Of course, there’s some layering of metaphors going on here, as Celeste isn’t just about one girl’s quest to climb a mountain, but also an extended metaphor for dealing with mental health issues. I’ve found this stuff to be a little on-the-nose so far, but I appreciate what they’re going for all the same. We are often our own biggest, scariest mountain to climb. I’ve been feeling that a lot, lately, so I’ll applaud the effort.
The music’s excellent, and it’s got a nice, distinct look compared to other pixel-art platformers. It reminds me a lot of a Game Boy Advance game in terms of fidelity and color palette, and that’s a mine that isn’t quite so tapped out as a 16-bit throwback. It’s a very nice game.
7) Dead Cells
Dead Cells is a roguelite action platformer that takes some of its stylistic cues from the Castlevania series, which I adore, so I had to check it out.
It gets the word “Metroidvania” tacked on to it a lot, which I don’t quite agree with— exploration isn’t quite the name of the game in the same way that it is in, say, Symphony of the Night. The procedurally-generated environments might loosely resemble a Metroid map in how they tie together long corridors full of enemies and hazards into a mazelike configuration, but there isn’t much need to backtrack, explore hidden nooks and crannies or unlock new navigational tools. They’re mazes that exist to be swiftly navigated, as there’s an element of time pressure at work, with a few predictable patterns per level to learn so that you can navigate them more easily.
Anyways, what really makes this game jump out to me is just how damn good it feels to play. The combat is lightning-paced and extremely satisfying, and there’s a constant drip-feed of unlockable combat abilities that spice up your future runs when you inevitably die, die, and die again. Messing with new builds, making the best of a randomized situation, and cutting your way through dozens of enemies always feels extremely satisfying. I think I’ll be continuing to come back to this one for a while, yet.
6) Yakuza Kiwami 2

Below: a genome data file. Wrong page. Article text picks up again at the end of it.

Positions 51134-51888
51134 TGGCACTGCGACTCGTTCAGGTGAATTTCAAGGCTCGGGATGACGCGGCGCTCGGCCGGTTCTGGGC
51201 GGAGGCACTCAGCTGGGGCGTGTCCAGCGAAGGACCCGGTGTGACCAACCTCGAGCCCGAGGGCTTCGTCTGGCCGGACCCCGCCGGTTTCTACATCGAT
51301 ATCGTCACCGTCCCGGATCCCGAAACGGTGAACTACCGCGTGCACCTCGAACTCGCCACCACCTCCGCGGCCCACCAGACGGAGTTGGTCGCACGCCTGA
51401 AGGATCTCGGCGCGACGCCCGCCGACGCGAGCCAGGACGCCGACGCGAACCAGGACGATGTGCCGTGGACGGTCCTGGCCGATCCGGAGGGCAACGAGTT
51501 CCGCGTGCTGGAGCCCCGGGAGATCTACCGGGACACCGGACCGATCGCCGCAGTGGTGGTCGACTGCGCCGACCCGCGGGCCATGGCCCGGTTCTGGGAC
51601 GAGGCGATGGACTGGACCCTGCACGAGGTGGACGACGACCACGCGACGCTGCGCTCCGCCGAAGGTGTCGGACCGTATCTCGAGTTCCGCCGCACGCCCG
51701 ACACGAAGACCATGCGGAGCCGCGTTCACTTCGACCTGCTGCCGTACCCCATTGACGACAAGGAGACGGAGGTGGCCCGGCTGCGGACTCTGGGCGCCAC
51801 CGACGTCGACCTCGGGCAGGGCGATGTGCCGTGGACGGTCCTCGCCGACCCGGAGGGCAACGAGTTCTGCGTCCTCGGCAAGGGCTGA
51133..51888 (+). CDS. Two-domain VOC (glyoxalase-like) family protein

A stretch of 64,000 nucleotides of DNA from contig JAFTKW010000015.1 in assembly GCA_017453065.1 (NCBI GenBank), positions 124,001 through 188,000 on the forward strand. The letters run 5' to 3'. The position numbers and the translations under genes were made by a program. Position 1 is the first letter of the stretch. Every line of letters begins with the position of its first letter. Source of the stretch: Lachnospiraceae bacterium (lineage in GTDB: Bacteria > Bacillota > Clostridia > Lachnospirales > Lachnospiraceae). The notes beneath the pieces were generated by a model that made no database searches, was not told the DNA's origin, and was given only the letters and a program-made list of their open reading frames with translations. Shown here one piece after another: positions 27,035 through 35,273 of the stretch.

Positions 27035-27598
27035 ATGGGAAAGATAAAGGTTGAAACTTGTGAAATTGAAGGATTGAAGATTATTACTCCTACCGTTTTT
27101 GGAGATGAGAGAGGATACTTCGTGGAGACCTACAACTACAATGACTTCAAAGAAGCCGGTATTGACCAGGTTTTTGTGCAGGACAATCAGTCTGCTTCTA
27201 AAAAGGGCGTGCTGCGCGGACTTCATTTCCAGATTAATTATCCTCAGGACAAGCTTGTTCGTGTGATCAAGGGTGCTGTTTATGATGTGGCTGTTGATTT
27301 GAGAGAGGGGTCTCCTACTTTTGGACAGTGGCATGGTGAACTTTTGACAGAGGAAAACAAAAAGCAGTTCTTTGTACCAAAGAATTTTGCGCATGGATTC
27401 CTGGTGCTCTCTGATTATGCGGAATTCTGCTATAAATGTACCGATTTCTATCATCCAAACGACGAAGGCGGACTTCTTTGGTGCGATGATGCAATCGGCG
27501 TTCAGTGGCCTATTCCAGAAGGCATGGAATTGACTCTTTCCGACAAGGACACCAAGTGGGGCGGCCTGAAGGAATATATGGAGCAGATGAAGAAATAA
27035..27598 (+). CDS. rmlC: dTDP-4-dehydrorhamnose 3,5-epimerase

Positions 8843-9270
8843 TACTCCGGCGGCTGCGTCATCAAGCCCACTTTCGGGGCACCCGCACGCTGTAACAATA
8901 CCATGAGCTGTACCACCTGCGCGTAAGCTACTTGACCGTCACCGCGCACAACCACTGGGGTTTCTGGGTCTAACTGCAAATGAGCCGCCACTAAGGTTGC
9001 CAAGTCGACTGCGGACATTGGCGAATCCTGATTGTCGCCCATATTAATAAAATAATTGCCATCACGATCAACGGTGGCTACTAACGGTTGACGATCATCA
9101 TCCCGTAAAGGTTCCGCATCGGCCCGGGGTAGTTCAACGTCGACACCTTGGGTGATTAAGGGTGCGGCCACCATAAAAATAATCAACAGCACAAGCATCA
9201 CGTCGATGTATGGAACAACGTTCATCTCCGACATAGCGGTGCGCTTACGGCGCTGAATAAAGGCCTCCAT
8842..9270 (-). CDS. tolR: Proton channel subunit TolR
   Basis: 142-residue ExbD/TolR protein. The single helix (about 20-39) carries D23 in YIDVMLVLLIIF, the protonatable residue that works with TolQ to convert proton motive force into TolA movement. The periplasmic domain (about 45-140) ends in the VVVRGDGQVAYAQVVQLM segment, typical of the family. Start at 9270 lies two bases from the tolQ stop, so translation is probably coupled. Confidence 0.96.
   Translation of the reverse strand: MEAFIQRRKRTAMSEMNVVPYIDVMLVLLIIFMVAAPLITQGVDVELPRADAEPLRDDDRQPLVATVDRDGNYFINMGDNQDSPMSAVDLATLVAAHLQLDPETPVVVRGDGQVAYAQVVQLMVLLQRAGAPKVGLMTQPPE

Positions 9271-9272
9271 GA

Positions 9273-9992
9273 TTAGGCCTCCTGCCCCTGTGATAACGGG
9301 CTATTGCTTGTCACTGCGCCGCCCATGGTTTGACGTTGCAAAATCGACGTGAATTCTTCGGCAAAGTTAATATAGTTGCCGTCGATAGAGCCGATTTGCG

My descent into Yakuza madness continued in 2018 with Yakuza Kiwami 2, a PS4 remake of the PS2’s Yakuza 2. There isn’t a ton to say about this one. It’s more Yakuza. It still has the same mixture of ridiculous tonal shifts, bonkers side content, and affecting narrative that made Yakuza 0 my surprise second-favorite game last year. The new engine they’ve used to render Kamurocho in Yakuza 6 and Kiwami 2 looks real nice, and the new combat system is… decent. It feels more limited than Yakuza 0 or Yakuza Kiwami in terms of how many zany special moves you can use, which lessens the appeal to me, but it still feels pretty satisfying to punch hundreds of useless street goons in the face.
I kinda fell off this one near the end and have to get back to it, but I was pretty interested in the story in this one compared to Yakuza Kiwami. You can definitely tell that Yakuza 2 is where this team started to hit their stride and find their ideal for what a Yakuza game ought to be. I’ve gotta finish this one off before they start re-releasing Yakuza 3, 4 and 5 on the PS4. I still have a lot of catching up to do in Kamurocho.
5) The Return of the Obra Dinn
WHO’S STOKED TO BE AN INSURANCE INSPECTOR? THAT’S RIGHT, I AM!
In The Return of the Obra Dinn, you play an insurance inspector investigating a derelict ship so you can figure out the details of an insurance claim on the boat and its crew. The end. Sounds exciting, right?
I jest. It is really exciting, because this boat got fucked up by a bunch of horrible sea creatures and you have a magic pocket watch that lets you travel through time to see a sort of explorable 3D diorama of the exact moment of each crew member’s grisly death.